Skip to Content

Former Border Patrol chiefs to congressional leaders: ‘The patchwork system in place continues to fail us all’

U.S. Customs and Border Protecti

Nearly a dozen retired Border Patrol chiefs implored congressional leadership Wednesday to provide additional resources and take steps to reform the US immigration system, calling the number of minors arriving at the US-Mexico border “unprecedented,” according to a letter shared with CNN.

“The patchwork system in place continues to fail us all,” the chiefs, who served in the agency in both Democratic and Republican administrations, wrote.

The letter — the first of its kind — indicates the urgency of the situation along the southern border from the perspective of officials who experienced previous surges firsthand.

“This is a problem we’ve had for many years. Look back at 2014 with the unaccompanied children crisis. We didn’t have the infrastructure then. We definitely were suffering from that same problem under the previous administration,” said Rodolfo Karisch, who previously served as chief patrol agent in Tucson, Arizona, and the Rio Grande Valley.

“This is something that both sides keep pointing fingers at, but unfortunately it’s the agents in the field that are having to deal with a very serious issue but one that also takes them away from their law enforcement responsibilities,” he said.

Karisch is among those who signed the letter. Other signatories include: David V. Aguilar, Ronald Vitiello, Carla Provost, Michael Fisher, Scott Luck, Robert L. Harris, Paul Beeson, Anthony Porvaznik, Roy Villareal and Robert Gilbert. Together they make up decades of experience in the US Border Patrol.

The letter is addressed to House Speaker Nancy Pelosi, House Minority Leader Kevin McCarthy, Senate Majority Leader Chuck Schumer and Senate Minority Leader Mitch McConnell.

“We’re not seeing any action. Our experience has taught us that now is the time to act. We need Congress to get on board. We need a recognition of the fact that there’s a crisis on the Southwest border,” Villareal, who served as chief patrol agent in the Tucson sector from 2018 to 2020, told CNN.

Fluctuations in migration flows are common, regardless of which party is in power, as was evident in 2019 during the border crisis under then-President Donald Trump. The ongoing influx of migrant children is reminiscent, in some ways, of 2019 and 2014, when there was also a surge of unaccompanied minors at the US southern border. In each of those instances, officials scrambled to accommodate children.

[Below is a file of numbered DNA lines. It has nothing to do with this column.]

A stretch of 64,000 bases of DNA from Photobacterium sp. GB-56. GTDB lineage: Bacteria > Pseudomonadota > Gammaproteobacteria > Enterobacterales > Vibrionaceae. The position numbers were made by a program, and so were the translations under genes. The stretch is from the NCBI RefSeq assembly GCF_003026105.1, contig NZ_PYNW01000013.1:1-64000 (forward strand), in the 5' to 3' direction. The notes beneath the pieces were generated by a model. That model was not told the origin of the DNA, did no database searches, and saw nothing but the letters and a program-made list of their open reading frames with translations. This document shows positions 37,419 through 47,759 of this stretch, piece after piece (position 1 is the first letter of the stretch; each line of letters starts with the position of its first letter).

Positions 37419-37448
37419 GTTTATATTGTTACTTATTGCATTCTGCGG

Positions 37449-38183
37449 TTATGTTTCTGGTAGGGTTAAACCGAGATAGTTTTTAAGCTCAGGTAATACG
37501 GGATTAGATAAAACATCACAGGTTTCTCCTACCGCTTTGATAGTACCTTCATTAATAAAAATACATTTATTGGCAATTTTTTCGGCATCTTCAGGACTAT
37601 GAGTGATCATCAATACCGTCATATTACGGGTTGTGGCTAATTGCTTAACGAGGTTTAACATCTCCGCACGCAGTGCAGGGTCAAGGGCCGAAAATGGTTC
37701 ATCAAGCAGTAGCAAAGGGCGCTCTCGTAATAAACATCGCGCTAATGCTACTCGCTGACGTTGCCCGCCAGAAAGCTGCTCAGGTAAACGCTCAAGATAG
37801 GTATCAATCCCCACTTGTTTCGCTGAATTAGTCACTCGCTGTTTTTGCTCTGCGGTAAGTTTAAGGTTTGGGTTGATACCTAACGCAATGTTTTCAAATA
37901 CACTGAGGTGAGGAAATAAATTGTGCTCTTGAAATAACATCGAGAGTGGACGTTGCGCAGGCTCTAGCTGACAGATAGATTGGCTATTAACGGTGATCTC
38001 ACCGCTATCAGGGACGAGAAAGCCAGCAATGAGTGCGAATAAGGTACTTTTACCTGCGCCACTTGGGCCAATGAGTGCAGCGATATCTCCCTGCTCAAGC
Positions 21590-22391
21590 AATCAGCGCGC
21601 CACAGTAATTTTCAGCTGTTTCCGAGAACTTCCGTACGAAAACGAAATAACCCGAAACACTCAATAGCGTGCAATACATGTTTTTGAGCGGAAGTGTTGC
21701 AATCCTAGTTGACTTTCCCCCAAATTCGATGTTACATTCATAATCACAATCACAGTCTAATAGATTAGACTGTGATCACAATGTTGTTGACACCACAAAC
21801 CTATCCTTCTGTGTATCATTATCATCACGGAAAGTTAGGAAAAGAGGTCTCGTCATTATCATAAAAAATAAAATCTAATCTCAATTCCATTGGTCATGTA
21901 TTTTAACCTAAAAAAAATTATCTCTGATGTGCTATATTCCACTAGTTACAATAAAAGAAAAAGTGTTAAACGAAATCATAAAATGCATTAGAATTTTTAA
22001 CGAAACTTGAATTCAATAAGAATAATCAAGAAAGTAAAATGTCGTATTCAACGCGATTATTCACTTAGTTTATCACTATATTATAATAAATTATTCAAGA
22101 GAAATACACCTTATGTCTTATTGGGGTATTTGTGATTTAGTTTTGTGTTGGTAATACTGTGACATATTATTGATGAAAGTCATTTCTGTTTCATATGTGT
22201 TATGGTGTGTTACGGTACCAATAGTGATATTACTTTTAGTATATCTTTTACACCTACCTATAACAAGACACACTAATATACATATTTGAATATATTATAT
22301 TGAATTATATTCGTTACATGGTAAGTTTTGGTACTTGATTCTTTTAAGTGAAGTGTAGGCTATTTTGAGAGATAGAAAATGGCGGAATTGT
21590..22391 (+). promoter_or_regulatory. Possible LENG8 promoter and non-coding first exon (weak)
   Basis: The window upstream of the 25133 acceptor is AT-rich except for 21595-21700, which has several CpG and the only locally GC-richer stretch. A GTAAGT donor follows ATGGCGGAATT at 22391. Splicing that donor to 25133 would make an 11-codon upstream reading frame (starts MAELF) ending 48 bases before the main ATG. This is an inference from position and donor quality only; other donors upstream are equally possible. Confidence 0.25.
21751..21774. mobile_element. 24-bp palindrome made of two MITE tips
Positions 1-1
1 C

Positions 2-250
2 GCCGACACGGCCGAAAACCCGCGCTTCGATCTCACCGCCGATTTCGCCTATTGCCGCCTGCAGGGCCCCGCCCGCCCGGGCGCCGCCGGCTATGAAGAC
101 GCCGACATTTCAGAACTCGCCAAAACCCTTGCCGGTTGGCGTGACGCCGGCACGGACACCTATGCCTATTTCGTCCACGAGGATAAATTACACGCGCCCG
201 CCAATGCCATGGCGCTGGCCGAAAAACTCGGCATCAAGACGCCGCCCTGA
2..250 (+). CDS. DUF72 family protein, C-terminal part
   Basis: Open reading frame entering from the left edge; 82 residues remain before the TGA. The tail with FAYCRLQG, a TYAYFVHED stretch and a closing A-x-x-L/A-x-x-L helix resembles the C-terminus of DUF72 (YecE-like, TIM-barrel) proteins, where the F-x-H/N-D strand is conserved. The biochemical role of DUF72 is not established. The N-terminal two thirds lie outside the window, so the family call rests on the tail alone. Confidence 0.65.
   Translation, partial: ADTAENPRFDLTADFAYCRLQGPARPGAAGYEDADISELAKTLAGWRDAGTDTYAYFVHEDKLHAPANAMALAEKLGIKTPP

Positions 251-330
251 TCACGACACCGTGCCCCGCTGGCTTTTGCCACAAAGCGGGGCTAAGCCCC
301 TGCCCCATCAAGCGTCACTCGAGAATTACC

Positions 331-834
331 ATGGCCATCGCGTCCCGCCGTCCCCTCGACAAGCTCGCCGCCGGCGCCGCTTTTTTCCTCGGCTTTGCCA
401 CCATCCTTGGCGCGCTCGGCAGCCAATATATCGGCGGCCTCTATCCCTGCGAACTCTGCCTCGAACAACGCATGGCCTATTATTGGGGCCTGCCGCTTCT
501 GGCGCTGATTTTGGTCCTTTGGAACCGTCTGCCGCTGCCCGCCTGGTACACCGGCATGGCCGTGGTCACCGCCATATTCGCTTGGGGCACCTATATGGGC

US Border Patrol facilities, in particular, were designed to process adults, not intended to care for children. But amid Covid-19 constraints and limited shelter capacity, thousands of children have been staying in Border Patrol facilities longer than the 72-hour limit under US law.

As of Tuesday, there were more than 4,800 unaccompanied children in Customs and Border Protection custody, according to government data reviewed by CNN. The average time in custody for children continues to hover around 136 hours, the data shows.

In the letter to congressional leadership, the former chiefs underscored the issues that poses for agents on the ground.

“Unaccompanied children and families often arrive at the border with a variety of medical issues ranging from dehydration to malnutrition to physical injuries. Border Patrol agents encounter these children in remote regions of the border, far from any infrastructure or relief necessary to address these issues,” they wrote.

“In the last several years, the Border Patrol has spent millions of dollars in operational funds to provide meals, hygiene products, showers, and medical care for those in custody to include unaccompanied children. These are stopgap measures that do not reflect meaningful change or provide the necessary care for children at the border,” the letter continues.

In recent days, congressional delegations have taken trips to the US-Mexico border to visit the facilities. Last Friday, Homeland Security Secretary Alejandro Mayorkas led a bipartisan Senate delegation to El Paso, Texas, to visit facilities.

This week, Customs and Border Protection released government footage of an overflow facility designed to help with intake of children and families. The video showed dozens of children and adults in crowded spaces and captured the intake process, agents at computers and a “living area” with young people walking and sitting in plastic pods with mats on the floor and mylar blankets.

White House press secretary Jen Psaki said Wednesday that the administration would provide media access to those Border Patrol facilities.

“This is just the first step in the process of providing greater access to the media,” Psaki told CNN’s Jeff Zeleny at a White House briefing.

Psaki said: “We all agree that the Border Patrol facilities are not places where children should be. They are, children should be moving more quickly through those facilities. That is what our policy central focus is right now.”

Article Topic Follows: National Politics

Jump to comments ↓

CNN Newsource


ABC 17 News is committed to providing a forum for civil and constructive conversation.

Please keep your comments respectful and relevant. You can review our Community Guidelines by clicking here

If you would like to share a story idea, please submit it here.

Skip to content